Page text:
EU set to fight Counterfeiting and Forgery with NFTs
The European Union has begun its exploration into how the blockchain sector can help fight against goods counterfeiting and forgery.
The Advisory Committee on Enforcement of World Intellectual Property Organization (WIPO) has disclosed in a document released that the European Union (EU) is exploring new technologies in IP enforcement which could help fight against counterfeiting and forgery of physical goods.
According to a joint study conducted in 2019 by the Organization for Economic Co-operation and Development (OECD) and the European Union Intellectual Property Office (EUIPO), 2.5% of world trade and up to 5.8% of EU imports from third countries are counterfeit and pirated. The European Union has proposed the use of blockchain technology as a solution to IP infringement which can deliver and create a secure and collectively shared record of authenticity, allowing the product to be tracked and traced through the entire supply chain.
Use Cases of the Blockchain Technology
In the past four years, the EUIPO has conducted a series of workshops to investigate the benefits of blockchain technology for IP rights enforcement. One of the use cases of blockchain technology includes permitting IP rights holders to create digital tokens representing digital goods. The right holders can authorise manufacturers to develop and handle the token on their behalf and record events and information for their goods. Another use case involves combining unique product identity and the continuous transfer of the digital identity between wallets which proves that the goods are genuine. This information will be accessible to customs and other enforcement authorities. Containers can also be tokenized and connected to goods contained, preventing the need to open the sealed container to check for authenticity.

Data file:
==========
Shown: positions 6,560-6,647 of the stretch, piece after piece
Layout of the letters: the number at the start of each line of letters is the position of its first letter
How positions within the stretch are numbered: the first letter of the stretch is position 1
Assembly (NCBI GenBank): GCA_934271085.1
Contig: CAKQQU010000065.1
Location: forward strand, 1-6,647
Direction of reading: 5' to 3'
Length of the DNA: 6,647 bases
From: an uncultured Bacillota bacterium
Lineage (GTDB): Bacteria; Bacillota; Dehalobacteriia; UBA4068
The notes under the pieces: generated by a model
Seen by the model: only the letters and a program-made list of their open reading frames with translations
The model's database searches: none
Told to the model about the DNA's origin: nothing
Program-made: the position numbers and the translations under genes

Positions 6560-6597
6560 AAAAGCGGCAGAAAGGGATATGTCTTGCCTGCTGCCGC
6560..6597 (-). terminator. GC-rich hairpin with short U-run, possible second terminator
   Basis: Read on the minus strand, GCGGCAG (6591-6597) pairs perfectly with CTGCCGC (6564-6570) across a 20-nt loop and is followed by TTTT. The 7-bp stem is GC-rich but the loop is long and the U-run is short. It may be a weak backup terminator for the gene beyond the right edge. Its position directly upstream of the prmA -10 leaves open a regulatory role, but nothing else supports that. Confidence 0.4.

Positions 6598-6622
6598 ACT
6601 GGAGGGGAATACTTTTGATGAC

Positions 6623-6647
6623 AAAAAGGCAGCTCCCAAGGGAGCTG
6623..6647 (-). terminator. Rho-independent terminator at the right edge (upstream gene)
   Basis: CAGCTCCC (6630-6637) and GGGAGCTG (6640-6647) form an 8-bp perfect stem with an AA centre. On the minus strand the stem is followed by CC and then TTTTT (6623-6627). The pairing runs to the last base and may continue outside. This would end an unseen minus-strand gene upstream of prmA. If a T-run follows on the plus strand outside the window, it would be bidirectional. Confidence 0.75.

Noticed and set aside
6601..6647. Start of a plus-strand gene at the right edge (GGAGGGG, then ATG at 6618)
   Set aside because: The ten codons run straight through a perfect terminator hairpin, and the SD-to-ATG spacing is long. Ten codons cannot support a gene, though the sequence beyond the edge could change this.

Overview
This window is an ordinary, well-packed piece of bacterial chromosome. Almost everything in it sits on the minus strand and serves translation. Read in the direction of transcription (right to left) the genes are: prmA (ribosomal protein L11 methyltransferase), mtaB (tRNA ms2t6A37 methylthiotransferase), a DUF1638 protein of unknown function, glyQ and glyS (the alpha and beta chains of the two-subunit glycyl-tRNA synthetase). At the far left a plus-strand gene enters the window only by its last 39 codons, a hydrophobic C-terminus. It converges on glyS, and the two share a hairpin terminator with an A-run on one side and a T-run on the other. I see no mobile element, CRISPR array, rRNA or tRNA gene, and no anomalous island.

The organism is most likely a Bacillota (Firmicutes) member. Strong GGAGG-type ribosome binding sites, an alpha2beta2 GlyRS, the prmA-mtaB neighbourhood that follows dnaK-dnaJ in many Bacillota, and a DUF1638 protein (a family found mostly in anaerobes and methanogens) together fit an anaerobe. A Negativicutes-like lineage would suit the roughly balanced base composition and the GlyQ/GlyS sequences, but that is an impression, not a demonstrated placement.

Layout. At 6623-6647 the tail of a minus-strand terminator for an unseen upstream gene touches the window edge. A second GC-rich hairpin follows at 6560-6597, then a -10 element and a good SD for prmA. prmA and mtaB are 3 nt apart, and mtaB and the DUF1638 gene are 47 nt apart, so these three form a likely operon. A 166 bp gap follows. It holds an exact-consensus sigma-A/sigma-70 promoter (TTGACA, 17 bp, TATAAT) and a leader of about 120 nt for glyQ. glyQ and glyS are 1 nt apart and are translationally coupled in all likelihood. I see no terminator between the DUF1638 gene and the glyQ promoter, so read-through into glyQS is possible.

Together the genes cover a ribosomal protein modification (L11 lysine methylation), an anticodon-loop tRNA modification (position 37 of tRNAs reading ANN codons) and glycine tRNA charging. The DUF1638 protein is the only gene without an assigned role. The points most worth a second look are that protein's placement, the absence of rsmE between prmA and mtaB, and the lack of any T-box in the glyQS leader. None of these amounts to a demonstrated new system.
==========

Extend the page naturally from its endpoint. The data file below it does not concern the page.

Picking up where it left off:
EUIPO has selected a high-level design architecture to develop the blockchain solution, allowing brand owners to choose their own NFT platforms, manufacturers to leverage their existing physical identification technology and logistics operators to use their track-and-trace system. LVMH, a luxury goods company collaborated with Prada and Cartier in April, to develop Aura Blockchain Consortium, a platform where consumers can access product history and proof of authenticity.